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Corker Opening Statement at Hearing on "The Status of JCPOA Implementation and Related Issues"

United States Senate Committee on Foreign Relations
Hearing: The Status of JCPOA Implementation and Related Issues

Thursday, December 17, 2015 

U.S. Senator Bob Corker (R-Tenn.), Chairman
Opening Statement

I want to thank our witnesses for being here. I know senators that are here at the moment and I know others that will be joining.

This hearing is the first public meeting the committee has held since we began to oversee the implementation of the Iran deal, and I would like to underscore the importance that we place on the oversight effort. In many ways, I think that was the strongest element of the Iran Nuclear Agreement Review Act.

We intend to hold another hearing in January after the administration submits the 180 Day Report as required by the Iran Nuclear Agreement Review Act.

And then a third if Implementation Day occurs. I’m sure there will be more to follow after that, and we will work with the ranking member and others to make sure that those are scheduled in a timely fashion.

As we begin this oversight process, it is worth noting that whether or not any of us supported or opposed this agreement, the deal is being implemented at present.

And I think no matter what anyone’s view on the agreement is or was, we all support the goal of preventing Iran from getting a nuclear weapon.

One area that we all agree on is the need to be tough on any destabilizing or illegal action by Iran.

With that view, I think the agreement is off to a really terrible start. I know we’ve talked about this some in classified settings and today we’ll talk about it more publically.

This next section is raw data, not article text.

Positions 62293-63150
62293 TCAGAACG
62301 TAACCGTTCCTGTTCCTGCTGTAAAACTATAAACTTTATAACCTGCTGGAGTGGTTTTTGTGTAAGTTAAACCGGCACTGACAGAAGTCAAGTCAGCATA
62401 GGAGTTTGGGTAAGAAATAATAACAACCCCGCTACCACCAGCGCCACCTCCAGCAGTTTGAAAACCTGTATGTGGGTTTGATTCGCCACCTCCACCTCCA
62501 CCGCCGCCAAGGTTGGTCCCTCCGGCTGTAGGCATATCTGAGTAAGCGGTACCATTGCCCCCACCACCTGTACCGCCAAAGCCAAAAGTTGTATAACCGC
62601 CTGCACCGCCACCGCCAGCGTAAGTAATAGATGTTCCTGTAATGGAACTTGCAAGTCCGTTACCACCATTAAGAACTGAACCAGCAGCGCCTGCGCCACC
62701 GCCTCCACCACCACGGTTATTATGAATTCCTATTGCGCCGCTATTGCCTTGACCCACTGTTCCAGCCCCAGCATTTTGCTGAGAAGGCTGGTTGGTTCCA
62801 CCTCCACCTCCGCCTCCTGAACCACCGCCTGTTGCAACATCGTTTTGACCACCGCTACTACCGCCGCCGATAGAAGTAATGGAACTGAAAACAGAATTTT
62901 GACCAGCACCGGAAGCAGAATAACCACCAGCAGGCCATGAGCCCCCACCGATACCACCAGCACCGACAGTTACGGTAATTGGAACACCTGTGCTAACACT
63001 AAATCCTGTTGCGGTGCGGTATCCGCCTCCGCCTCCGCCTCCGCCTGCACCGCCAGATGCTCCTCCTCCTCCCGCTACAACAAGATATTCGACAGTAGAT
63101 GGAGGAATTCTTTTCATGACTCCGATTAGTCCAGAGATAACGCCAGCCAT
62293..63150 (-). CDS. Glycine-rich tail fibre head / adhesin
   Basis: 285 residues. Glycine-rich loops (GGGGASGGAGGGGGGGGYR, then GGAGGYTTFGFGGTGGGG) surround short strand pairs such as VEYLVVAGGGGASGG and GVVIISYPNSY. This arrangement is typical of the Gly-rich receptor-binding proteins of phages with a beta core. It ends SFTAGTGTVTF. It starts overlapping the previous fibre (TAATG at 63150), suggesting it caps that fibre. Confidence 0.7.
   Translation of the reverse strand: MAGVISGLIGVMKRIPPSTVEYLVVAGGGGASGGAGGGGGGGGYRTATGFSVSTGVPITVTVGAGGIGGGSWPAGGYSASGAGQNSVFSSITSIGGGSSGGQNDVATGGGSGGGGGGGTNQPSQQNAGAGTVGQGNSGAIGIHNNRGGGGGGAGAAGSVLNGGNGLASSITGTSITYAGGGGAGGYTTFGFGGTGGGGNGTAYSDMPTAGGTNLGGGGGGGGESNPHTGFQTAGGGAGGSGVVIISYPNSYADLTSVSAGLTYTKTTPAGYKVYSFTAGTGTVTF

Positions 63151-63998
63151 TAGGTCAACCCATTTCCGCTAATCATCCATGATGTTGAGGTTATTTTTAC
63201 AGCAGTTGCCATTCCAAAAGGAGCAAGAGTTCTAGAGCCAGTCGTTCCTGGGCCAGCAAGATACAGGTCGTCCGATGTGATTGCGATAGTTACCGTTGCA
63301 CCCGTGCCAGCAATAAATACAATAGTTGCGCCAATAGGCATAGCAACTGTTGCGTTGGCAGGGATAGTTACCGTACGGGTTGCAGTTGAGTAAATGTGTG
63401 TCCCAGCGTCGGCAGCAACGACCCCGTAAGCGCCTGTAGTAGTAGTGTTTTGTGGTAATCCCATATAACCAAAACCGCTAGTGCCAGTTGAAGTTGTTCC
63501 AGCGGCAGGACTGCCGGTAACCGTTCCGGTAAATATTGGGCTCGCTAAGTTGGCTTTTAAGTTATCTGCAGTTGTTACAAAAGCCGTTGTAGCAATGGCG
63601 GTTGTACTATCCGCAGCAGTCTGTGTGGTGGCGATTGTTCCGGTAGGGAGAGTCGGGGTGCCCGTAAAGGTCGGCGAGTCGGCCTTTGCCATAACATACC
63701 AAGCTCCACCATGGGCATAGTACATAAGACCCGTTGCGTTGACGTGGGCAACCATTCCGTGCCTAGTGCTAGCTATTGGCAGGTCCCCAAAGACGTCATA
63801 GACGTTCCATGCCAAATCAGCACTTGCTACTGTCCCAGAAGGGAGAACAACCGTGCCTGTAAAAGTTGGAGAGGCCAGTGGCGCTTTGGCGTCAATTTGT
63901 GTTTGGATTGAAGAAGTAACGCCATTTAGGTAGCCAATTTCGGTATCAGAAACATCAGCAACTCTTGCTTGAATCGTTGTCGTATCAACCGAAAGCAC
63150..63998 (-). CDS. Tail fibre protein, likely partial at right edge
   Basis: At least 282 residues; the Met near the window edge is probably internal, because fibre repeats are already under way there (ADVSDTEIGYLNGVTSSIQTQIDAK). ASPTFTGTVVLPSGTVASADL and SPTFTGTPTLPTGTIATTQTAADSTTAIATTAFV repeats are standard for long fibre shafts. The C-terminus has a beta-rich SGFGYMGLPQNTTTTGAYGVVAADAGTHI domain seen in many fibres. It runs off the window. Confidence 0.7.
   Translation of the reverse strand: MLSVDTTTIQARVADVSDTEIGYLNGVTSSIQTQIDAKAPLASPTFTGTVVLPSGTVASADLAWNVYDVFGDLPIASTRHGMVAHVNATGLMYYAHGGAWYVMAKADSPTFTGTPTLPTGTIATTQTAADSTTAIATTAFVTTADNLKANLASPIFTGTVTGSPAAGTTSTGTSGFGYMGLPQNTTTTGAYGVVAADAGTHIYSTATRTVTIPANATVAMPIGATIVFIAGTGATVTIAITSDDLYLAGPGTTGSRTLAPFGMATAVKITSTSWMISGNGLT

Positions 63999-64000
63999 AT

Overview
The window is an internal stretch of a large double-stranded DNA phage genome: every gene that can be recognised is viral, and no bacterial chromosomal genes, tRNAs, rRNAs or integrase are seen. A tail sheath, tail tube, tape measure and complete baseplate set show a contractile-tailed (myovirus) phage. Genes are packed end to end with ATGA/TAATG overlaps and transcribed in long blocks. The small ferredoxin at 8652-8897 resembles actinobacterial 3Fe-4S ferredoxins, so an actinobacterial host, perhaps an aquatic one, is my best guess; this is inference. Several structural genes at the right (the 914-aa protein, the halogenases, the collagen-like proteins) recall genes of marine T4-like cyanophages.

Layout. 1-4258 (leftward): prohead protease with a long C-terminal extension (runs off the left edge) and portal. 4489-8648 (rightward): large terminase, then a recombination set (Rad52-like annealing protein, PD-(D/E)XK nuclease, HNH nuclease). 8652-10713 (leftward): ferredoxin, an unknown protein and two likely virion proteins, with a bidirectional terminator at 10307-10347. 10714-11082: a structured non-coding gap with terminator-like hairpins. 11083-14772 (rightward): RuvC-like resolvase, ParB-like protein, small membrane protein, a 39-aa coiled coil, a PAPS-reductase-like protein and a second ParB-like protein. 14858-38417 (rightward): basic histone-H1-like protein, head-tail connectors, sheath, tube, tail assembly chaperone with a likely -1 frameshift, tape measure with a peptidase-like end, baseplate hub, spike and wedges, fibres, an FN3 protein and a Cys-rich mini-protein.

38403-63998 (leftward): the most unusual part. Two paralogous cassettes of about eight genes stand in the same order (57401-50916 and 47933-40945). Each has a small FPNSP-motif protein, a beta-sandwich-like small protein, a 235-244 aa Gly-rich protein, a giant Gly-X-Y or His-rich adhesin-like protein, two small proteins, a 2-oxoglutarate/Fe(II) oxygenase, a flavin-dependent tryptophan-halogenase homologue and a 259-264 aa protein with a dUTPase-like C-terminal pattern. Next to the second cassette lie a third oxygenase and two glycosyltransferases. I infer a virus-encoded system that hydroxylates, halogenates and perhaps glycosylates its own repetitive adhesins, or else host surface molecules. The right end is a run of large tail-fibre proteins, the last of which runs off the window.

Since the agreement was signed, Iran has convicted an American Washington Post reporter, launched cyber-attacks against the State Department, defied a U.N. travel ban and sent Iranian Revolutionary Guard Commander Qasem Soleimani to Russia, exported weapons to Syria and Yemen, and then violated the U.N. ballistic missile test ban twice and lied to the International Atomic Energy Agency (IAEA) in the PMD (possible military dimensions) investigation. And I realize not all of those issues are covered by the Iran agreement, but they all relate to our relationship with Iran. And it’s very evident that they are taking a very different tack I think than many administration officials thought would be the case after the agreement was agreed to.

Can anyone here point to any substantive consequences Iran has faced? I’m sure that during this hearing that’s going to be a constant theme because we see no evidence of them paying a price for any of these actions.

Instead of consequences, Iran got what they wanted and our administration supported a resolution at the IAEA closing the PMD investigation, which I think all of us believe, we thought they would maybe get a D minus in their actions, was an F.

I know that our witnesses will say that most of these actions fall outside of their jurisdiction, including the missile tests, but I don’t think we can take a narrow view of oversight.

Failure to impose any consequences on Iran for its violations of U.N. Security Council Resolutions and other destabilizing actions sets a dangerous precedent, which we’ve talked about, before implementation of the nuclear agreement, when sanctions are lifted and the leverage shifts to Iran. 

So, we hope you’re going to talk with us today about how you plan to enforce the agreement when it appears that we are paralyzed at present to act for fear of Iran backing away from the agreement. Most of us have talked about the leverage shift that will take place and feel like it’s going to be even more difficult for it to be pushed back against.

So, we thank you again for being here. I look forward to the comments of our distinguished ranking member and certainly your testimony and questions.